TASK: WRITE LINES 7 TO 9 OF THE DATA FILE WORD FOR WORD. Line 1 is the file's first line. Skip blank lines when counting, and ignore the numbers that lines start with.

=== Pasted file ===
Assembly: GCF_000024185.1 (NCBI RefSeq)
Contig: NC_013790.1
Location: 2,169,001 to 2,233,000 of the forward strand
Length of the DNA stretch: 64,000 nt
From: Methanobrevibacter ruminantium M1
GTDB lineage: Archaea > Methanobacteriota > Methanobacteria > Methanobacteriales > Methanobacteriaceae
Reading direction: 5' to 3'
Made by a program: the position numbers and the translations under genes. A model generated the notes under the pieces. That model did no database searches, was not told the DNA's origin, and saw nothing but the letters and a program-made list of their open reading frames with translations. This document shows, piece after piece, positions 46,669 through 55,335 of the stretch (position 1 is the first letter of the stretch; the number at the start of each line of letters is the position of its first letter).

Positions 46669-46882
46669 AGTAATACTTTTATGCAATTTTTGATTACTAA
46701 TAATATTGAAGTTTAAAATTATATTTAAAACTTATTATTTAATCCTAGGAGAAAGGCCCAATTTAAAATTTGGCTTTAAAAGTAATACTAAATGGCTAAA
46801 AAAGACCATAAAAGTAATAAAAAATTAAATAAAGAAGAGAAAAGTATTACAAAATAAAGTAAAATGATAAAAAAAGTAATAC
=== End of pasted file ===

Reading direction: 5' to 3'
Made by a program: the position numbers and the translations under genes. A model generated the notes under the pieces. That model did no database searches, was not told the DNA's origin, and saw nothing but the letters and a program-made list of their open reading frames with translations. This document shows, piece after piece, positions 46,669 through 55,335 of the stretch (position 1 is the first letter of the stretch; the number at the start of each line of letters is the position of its first letter).

Positions 46669-46882